Being Grant: Now and Then (part one)
Posted on April 26, 2021 by ECW Guest Post
Curt Fields as Ulysses S. Grant (photo by Opal Lovelace)
ECW is pleased to welcome back our friend, Dr. Curt Fields. Curt is nationally known for his acclaimed portrayal of Ulysses S. Grant. This week, he reflects on some of the highlights of his career thus far. (part one of seven)
Part One: Walking the Ground and Meeting Grant
For the last several years, I have been extremely fortunate to frequently assume the persona of General and President Ulysses S. Grant at re-enactments and other events/occasions. These have ranged from an evening talking to three men at a Civil War Round Table (because three were all that showed up) to a thousand students in a school auditorium (I expect they had no choice except to show up). The experience has been nothing less than a historical odyssey resulting in a deep change in my own perception about Grant the man and the soldier. Along the way, my outlook on history and my initial opinion of the man I portray have both changed.
In this experience, I have more than met Grant: I have become acquainted with him and far better than I anticipated. I have discovered he was a father devoted to his children to distraction and craved to be with them as much as possible. He was deeply sympathetic to those less fortunate and, on more than one occasion, gave money to a needy person that he didn’t have to give. He had a strong sense of humor and liked to laugh, which is certainly not touted in books. I have come to the conviction that he was far more than the successful general we have read about. He was a genuinely nice guy, even by today’s standards, that I have come to like very much. That, too, was unexpected. I have morphed into a Grant enthusiast while not becoming a Grant apologist. He certainly had his moments of less-than-stellar performance.
Another result of portraying Grant is that I quickly found history looks much different when it is viewed through the eyes of another person. That was an unexpected benefit and surprised me. As the current buzz term says: I didn’t see that coming! I had to embrace that there really are two sides to every story or, at least, two interpretations of every story. Reading multiple sources, from period to contemporary material, about Grant and his actions emphasized the discrepancies and myths that are perpetuated in history as they apply to him: a drunk, a butcher, a failure, ad nauseum. I read accounts by people who liked Grant and people who could not abide him. Why the difference in positions? I understand there are people who didn’t/don’t like him or what he did, but what can I do or say, in character, that Grant did or said that may change a point of view? It is not for me to convert or convince. It is to inform with accurate information. The listener must be left to make their own decision.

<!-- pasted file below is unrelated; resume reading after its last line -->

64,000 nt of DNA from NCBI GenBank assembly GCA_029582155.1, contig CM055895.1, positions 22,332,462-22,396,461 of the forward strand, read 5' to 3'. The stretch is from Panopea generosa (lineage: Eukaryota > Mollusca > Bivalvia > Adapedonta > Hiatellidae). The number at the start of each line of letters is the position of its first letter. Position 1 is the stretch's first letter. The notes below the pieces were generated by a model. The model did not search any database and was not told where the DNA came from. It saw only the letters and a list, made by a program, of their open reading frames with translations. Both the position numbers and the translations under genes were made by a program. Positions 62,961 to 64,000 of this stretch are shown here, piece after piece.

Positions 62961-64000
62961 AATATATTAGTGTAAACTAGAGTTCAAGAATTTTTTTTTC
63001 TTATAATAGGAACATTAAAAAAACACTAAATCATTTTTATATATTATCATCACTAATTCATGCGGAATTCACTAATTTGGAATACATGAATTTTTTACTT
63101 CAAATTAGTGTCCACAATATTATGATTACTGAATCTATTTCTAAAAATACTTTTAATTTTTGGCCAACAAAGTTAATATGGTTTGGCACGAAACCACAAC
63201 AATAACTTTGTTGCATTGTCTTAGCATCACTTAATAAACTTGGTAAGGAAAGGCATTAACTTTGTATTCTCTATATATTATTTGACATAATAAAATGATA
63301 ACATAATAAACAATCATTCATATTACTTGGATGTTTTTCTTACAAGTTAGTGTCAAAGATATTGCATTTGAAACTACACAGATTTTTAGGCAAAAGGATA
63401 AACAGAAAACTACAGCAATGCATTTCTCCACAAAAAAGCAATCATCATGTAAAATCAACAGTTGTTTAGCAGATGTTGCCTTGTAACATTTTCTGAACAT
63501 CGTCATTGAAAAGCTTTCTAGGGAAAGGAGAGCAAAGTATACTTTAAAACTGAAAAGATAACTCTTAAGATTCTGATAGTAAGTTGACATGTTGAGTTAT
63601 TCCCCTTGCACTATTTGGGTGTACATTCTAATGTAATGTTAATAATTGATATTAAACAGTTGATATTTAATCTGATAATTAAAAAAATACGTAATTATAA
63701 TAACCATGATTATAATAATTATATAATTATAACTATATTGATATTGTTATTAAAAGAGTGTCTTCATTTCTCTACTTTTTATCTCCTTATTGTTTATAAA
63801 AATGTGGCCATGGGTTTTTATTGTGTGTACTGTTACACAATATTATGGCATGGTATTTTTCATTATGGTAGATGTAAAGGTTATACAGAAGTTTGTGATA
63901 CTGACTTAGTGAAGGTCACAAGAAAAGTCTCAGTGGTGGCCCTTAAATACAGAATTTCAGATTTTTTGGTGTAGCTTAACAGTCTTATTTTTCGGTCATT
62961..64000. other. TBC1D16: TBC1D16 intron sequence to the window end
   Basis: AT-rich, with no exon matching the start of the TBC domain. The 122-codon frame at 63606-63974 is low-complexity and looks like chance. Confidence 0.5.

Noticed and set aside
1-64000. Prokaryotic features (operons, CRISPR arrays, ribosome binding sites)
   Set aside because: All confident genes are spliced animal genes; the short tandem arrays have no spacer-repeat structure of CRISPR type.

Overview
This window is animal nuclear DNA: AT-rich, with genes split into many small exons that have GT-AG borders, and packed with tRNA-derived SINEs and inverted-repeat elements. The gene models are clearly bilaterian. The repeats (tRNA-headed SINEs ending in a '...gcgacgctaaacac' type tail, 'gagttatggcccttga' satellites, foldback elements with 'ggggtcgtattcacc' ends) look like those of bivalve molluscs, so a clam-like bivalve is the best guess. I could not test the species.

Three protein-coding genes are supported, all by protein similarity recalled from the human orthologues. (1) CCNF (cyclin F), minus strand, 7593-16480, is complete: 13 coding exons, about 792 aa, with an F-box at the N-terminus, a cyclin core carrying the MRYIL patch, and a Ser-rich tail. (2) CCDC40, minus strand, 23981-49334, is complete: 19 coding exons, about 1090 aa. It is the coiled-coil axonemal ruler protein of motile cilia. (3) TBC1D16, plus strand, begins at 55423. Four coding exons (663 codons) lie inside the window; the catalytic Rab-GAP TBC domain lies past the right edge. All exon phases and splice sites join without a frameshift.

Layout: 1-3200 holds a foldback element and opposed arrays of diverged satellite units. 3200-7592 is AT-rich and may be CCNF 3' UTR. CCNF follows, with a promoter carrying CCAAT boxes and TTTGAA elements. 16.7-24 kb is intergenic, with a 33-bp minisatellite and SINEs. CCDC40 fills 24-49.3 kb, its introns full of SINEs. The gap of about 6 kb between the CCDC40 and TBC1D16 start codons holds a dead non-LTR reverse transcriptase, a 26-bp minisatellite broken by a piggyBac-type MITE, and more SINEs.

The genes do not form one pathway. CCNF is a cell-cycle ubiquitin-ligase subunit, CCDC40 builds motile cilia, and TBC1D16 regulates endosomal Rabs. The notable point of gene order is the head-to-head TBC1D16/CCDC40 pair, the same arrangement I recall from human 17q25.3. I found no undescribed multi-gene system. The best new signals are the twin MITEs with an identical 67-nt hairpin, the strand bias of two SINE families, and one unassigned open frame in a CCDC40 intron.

Intense study of history transcends merely reading about it. The former is to understand while the latter is for information. “Living historians” must have a deep understanding and command of what was done or what happened because most people will take what is said to them in character as what happened. Moreover, a thorough command of a subject, both in statements and actions, is necessary for people to have a suspension of belief.
Another revelation was that history is equally different when viewed through the eyes of individuals who may or may not have cared for Grant and what he did. Yes, I have encountered open hostility on more than one occasion. I have even said, as soothingly as possible, “You know, I’m not REALLY him.” Being challenged by individuals who were/are anti-Grant or anti-Union has made me think seriously about how he is perceived in history and how important it is to portray him accurately. That has required me to look at him more critically so that I may put forth an accurate demeanor with equally accurate information about what he said and did. Presence and explanations have stronger footing when firmly grounded in fact.
I frequently think of Ed Bearrs and his consistent advocacy to “Walk the ground!” I strongly agree with Ed. To begin to understand what happened on a battlefield, it is imperative to get out on the field and, indeed, walk that ground and try to see what ‘they’ saw. I have been privileged to walk some historically hallowed ground as General Grant. I have tried to see what he saw and feel what he felt. The feelings that I did sense have been profound in many ways.
Posted on April 27, 2021 by ECW Guest Post
(photo by Susan Corbin)
ECW is pleased to welcome back our friend, Dr. Curt Fields. Curt is nationally known for his acclaimed portrayal of Ulysses S. Grant. This week, he reflects on some of the highlights of his career thus far. (part two of seven)
Part Two: Fort Donelson
Fort Donelson is rough terrain and must have been extremely physically demanding on the Federal troops as they invested the fort. I have been there on the anniversary of the battle when the temperature plunged and snow fell, so I was fortunate enough to experience something akin to what the soldiers of both armies endured during the battle.
I walked some of those fields at Donelson and Dover, TN, trying to see it as he did and evaluate it he would have done, all the while, wondering what is the “good” ground and where would I want to place troops for maximum effectiveness? The effort to see ground as a battlefield was a sobering exercise. It continues to be so.
It’s hard not to smile when reading the telegrams Grant sent to General Henry W. Halleck after Fort Henry fell to the Navy instead of him, as planned, and about taking Fort Donelson in a couple of days after a quick march over to Donelson. He learned that weather can, and definitely WILL play a significant role in what armies do, or don’t do, in the field and that played out dramatically for him and his inexperienced soldiers. He did not learn at that time not to send prophetic telegrams to his commanding officer. It took a while for him to absorb the import of ‘did’ being a much better verb than ‘do.’